which effectively places a cap on any significant
A review of the long-term trend in com-
modities prices will show that they tend to
track inflation and given the sharp increases
over the past decade what is taking place now
is a reversion to the mean in the context of
strong deflationary pressures globally.
For T&T this means we really have to rethink
what economic diversification means.
Brought up as an energy economy, we are
conditioned to think that producing widgets
and exporting is the way to go. For our entire
economic history those widgets are crude oil,
natural gas and accompanying derivatives.
Diversification, in that sense, is restricted to
looking for what else we can produce and
Whether it is methanol or aluminum, the
concept is the same but, in reality, this is not
economic diversification since it is all linked
to the same underlying set of risks.
When we talk economic diversification, the
issue is really about developing an onshore
service economy to compliment the off shore
export economy. This year, the majority of our
revenues will come from tax receipts in the
Surely we should be focusing on how we
can generate more of a similar nature. We can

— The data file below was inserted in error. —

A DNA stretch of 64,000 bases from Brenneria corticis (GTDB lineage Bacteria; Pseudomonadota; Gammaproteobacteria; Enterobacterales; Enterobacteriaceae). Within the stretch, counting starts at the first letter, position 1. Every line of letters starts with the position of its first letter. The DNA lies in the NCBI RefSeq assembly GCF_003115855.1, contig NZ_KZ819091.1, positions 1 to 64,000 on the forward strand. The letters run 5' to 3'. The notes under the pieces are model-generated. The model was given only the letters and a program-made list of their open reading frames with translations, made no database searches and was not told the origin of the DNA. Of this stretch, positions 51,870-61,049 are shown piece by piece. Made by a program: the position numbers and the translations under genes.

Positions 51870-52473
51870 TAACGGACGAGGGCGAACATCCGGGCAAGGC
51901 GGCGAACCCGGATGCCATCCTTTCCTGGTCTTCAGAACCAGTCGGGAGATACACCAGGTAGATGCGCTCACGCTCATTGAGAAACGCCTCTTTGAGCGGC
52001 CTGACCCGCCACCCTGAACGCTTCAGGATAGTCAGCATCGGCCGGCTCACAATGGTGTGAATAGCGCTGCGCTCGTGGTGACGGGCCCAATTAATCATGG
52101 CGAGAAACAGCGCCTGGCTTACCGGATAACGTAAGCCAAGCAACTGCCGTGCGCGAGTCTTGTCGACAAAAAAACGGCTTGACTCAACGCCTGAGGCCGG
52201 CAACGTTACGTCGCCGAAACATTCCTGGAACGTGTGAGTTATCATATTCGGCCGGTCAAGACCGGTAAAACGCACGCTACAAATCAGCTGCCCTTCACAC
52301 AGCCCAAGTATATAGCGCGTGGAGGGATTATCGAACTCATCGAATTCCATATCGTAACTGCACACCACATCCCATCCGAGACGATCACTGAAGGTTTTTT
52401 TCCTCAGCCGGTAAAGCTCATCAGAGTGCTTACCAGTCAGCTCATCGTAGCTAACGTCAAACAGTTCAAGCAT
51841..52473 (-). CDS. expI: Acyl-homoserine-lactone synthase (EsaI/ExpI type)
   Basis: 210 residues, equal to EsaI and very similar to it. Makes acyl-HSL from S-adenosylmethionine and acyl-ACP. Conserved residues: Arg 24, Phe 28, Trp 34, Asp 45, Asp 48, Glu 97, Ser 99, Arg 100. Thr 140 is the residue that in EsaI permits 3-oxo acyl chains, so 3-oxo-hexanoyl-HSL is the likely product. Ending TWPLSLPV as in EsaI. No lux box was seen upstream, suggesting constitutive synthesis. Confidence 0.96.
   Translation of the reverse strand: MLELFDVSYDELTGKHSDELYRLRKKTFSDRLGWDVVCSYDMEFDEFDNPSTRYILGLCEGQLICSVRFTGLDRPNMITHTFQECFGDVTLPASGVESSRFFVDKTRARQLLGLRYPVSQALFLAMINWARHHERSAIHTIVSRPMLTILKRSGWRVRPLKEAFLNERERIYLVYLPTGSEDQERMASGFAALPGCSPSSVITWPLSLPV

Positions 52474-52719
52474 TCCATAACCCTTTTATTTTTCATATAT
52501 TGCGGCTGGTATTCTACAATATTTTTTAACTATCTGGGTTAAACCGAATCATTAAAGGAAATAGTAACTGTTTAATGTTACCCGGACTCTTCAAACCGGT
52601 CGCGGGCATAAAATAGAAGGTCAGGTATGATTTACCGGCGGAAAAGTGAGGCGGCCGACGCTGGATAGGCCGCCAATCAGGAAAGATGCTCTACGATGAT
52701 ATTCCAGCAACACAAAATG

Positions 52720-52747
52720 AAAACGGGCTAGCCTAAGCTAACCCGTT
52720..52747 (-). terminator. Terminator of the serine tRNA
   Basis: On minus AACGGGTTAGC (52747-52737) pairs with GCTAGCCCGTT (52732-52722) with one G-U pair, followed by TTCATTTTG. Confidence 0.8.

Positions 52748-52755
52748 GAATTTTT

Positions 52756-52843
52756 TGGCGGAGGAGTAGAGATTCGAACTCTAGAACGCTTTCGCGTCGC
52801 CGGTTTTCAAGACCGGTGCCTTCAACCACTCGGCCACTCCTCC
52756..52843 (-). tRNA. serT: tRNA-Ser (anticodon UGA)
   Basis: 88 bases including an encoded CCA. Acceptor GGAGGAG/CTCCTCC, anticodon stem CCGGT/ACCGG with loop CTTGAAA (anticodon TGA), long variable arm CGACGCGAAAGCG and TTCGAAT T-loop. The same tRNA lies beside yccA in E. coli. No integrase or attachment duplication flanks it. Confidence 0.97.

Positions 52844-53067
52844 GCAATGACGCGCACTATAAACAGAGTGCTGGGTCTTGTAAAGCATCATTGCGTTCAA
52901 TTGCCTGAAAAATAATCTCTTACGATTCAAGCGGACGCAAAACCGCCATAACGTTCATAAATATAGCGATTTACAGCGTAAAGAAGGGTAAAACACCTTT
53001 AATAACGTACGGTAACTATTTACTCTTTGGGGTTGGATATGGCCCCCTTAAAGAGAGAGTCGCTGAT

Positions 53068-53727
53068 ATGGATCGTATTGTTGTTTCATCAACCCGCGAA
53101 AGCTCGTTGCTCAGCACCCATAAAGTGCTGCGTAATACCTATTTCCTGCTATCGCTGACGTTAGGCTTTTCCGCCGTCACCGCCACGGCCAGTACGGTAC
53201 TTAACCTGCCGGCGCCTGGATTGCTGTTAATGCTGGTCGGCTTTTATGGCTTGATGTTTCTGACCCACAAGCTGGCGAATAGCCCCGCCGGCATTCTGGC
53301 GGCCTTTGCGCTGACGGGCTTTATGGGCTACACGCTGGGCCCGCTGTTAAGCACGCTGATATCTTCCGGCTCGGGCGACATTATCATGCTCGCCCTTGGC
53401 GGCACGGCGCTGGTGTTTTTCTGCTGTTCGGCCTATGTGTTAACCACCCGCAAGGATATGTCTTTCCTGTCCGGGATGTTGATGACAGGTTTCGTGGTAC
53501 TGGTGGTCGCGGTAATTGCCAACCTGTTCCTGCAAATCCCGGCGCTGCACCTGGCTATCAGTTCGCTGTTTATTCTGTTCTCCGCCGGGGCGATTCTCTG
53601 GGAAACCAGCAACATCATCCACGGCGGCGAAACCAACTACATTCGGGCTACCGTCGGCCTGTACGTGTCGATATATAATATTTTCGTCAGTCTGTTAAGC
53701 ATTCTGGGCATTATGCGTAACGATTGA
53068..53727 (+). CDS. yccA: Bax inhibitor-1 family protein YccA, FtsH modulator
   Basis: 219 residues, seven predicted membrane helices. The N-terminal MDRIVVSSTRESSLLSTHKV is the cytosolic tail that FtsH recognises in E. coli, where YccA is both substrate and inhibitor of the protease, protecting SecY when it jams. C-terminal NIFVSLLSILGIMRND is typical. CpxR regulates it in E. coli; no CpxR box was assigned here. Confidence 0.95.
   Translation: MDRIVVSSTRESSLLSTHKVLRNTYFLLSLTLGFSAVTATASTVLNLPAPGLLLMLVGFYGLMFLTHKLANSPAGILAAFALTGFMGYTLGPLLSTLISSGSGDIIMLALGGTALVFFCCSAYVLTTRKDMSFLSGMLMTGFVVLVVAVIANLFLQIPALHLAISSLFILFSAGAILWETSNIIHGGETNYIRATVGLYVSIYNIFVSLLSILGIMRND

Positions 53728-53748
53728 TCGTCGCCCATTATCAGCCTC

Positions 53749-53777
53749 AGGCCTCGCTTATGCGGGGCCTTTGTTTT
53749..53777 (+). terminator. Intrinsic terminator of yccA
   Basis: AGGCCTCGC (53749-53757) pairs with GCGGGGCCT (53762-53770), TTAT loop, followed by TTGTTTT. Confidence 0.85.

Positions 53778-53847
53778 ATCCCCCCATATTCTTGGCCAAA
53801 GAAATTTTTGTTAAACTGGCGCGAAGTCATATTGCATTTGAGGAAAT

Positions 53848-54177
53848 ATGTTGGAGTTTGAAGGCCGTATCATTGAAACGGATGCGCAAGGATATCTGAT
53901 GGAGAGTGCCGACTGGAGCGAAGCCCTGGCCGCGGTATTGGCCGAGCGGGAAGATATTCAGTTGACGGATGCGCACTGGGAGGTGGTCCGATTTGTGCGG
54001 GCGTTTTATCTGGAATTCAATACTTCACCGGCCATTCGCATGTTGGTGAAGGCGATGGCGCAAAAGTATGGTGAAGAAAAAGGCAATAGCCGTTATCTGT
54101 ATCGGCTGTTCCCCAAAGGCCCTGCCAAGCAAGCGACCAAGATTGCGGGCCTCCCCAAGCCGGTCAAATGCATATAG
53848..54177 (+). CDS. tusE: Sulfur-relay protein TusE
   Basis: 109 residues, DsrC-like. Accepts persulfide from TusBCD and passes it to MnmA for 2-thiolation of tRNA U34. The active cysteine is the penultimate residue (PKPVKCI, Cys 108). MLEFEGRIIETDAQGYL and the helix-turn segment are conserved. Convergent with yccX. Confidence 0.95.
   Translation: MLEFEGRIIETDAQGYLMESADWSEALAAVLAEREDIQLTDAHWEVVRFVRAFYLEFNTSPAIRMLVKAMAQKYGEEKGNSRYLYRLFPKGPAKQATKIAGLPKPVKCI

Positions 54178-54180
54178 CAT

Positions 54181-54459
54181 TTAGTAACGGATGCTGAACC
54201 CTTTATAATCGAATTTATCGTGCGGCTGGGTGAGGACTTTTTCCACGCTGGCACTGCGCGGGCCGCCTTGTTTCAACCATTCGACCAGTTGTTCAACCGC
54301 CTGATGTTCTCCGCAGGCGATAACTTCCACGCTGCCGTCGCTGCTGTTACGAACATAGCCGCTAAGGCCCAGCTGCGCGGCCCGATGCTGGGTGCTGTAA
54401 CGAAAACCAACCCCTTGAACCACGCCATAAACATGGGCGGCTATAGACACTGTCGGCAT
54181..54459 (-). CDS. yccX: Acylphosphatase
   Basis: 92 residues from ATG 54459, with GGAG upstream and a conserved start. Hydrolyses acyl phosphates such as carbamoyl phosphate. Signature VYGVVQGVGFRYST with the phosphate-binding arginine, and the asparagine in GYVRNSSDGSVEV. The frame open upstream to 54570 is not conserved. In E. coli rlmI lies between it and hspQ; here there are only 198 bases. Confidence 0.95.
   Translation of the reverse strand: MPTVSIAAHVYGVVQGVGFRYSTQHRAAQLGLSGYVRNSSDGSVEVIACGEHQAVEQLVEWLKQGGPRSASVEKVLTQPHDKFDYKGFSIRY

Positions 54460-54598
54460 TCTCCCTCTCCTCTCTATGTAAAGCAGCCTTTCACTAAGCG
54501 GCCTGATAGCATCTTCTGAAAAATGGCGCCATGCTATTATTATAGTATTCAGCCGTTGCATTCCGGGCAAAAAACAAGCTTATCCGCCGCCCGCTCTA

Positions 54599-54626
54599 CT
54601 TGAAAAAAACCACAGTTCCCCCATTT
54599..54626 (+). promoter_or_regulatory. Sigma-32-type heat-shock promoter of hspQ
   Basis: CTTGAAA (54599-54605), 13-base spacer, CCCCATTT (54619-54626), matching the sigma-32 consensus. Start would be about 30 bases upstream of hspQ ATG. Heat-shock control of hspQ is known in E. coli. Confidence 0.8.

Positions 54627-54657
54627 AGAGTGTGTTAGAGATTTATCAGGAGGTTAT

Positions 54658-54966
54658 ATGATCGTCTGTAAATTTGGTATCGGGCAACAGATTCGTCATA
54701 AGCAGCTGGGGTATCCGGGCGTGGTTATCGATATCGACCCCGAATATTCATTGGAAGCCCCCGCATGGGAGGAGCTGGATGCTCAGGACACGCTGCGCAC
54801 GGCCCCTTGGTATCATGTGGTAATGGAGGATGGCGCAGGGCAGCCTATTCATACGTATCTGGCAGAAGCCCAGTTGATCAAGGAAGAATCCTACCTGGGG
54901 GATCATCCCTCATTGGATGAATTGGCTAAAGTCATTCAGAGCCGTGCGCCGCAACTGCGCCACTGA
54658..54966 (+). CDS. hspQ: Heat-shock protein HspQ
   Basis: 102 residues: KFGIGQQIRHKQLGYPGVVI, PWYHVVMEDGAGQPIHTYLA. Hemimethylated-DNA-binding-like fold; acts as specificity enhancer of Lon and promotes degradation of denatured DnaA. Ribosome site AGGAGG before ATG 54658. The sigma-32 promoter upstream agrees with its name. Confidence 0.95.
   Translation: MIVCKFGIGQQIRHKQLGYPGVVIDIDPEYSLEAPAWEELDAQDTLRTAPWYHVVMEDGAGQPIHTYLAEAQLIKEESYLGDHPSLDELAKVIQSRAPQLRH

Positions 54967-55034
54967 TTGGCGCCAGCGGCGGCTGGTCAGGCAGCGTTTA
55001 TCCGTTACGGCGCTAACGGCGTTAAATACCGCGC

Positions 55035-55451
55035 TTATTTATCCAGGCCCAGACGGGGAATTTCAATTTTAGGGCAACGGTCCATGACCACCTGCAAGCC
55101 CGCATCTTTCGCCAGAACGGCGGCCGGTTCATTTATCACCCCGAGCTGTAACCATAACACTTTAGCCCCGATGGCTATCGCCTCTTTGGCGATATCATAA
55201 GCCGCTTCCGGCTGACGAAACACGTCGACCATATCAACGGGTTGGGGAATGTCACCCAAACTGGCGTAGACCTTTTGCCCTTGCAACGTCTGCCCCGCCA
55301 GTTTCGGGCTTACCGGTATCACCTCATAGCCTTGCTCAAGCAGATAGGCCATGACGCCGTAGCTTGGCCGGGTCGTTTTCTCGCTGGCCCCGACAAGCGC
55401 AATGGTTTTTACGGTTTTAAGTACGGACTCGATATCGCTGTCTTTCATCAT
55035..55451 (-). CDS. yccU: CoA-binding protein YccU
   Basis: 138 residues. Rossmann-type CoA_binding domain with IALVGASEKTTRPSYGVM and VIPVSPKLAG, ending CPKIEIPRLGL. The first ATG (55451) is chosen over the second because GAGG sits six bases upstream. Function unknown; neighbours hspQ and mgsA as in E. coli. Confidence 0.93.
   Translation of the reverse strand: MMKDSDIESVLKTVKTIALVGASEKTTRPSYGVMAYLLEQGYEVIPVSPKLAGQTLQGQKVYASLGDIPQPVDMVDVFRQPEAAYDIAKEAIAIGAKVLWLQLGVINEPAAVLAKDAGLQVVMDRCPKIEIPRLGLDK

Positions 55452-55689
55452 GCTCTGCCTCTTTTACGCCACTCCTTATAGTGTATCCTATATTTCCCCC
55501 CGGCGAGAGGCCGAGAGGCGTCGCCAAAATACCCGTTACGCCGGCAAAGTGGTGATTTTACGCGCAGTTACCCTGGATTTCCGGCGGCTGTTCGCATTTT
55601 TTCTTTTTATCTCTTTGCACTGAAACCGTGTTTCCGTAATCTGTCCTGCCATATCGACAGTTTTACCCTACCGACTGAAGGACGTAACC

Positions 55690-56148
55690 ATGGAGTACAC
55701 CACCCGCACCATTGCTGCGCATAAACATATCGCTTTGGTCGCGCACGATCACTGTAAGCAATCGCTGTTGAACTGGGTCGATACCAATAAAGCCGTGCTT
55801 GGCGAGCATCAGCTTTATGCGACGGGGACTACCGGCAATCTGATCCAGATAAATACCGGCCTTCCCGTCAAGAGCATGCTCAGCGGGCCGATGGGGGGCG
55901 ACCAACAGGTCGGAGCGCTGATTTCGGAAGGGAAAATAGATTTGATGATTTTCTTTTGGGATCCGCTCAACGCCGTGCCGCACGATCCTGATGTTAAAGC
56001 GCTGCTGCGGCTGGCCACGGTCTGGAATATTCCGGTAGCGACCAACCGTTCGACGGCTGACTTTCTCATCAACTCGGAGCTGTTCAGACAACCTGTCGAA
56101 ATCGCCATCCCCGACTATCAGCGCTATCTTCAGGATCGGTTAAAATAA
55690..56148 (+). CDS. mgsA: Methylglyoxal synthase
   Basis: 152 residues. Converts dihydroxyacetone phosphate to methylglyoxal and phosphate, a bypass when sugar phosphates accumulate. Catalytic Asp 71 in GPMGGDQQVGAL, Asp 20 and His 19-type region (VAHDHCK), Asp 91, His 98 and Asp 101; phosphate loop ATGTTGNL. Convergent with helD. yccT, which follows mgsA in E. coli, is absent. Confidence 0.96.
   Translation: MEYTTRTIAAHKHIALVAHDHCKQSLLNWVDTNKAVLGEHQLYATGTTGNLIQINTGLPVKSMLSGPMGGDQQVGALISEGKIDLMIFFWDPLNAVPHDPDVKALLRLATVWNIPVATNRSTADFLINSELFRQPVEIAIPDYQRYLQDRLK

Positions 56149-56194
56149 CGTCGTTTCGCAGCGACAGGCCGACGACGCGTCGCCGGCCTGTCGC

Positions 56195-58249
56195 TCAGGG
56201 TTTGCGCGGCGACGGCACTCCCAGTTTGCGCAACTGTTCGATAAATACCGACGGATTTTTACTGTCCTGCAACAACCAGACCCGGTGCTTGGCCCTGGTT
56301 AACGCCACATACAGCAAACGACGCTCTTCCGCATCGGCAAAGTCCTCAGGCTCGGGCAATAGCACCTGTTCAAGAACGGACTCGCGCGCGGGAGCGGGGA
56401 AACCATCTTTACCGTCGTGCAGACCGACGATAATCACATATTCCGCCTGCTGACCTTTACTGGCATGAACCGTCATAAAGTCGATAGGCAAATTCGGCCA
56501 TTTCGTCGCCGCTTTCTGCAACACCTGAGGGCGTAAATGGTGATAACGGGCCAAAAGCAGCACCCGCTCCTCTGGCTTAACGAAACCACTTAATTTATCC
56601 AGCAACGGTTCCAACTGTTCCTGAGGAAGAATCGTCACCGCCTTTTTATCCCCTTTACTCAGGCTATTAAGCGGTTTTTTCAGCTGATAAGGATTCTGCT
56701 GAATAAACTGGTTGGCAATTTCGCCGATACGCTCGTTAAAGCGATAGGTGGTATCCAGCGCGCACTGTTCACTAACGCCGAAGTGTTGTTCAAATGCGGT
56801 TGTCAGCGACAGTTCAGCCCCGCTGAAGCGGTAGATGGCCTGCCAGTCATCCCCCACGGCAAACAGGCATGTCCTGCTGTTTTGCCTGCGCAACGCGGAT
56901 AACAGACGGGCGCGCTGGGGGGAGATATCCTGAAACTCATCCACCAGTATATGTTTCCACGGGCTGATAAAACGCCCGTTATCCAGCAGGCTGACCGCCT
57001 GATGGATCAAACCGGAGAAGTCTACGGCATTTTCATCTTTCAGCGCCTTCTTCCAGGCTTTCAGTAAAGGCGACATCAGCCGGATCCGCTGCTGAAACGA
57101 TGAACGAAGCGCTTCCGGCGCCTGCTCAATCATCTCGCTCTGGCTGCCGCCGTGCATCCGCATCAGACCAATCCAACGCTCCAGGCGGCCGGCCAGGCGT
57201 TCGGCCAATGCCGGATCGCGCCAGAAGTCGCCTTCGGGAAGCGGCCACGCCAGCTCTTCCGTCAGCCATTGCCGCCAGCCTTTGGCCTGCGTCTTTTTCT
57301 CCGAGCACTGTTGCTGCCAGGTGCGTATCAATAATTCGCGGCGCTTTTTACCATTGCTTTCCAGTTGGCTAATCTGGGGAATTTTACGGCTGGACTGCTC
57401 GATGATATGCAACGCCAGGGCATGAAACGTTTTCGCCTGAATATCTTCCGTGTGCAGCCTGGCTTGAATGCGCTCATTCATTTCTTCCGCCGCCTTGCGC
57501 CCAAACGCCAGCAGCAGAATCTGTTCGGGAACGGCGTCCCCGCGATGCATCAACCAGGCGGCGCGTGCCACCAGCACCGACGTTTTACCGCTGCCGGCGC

either raise taxes, which is not ideal, or we can
have more activity that generates more tax
revenues at the same tax rate.
Based on the PNM s manifesto an Economic
Development Board will be put in place. Their
first issue should be to determine what is the
population size required for a sustainable
onshore economy based on a thriving services
sector. The manifesto also speaks to reaching
out to the diaspora abroad. This should involve
both the export of local goods to these markets
but also determining how to have people return
While we remain fixated on a produce to
export model countries such as St Kitts and
St Lucia have gone so far as to offer wealthy
individuals around the world the chance to
obtain citizenship in exchange for investment.
Even the US does this so why not T&T? Just
last week at a forum in Monaco, the PM of St
Lucia announced such a measure starting in
We all tout the Singapore model without
realising that Singapore has seven million people
on one fifth of the land space of T&T.
T&T needs to work out how to develop a
larger onshore economy, especially a service
sector. Consistent with this is the issue of
capital market development to fund onshore
activities as opposed to the current reliance
on bank loans at terms that may be prohibitive
to the development of small- and medium-
Now is the time for innovative thinking, not
a rehash of 15-year-old measures. The world
has changed. Have we?
Ian Narine can be contacted via email at
BUSINESS GUARDIAN www.guardian.co.tt OCTOBER 15 • 2015
Looking beyond the 2016 Budget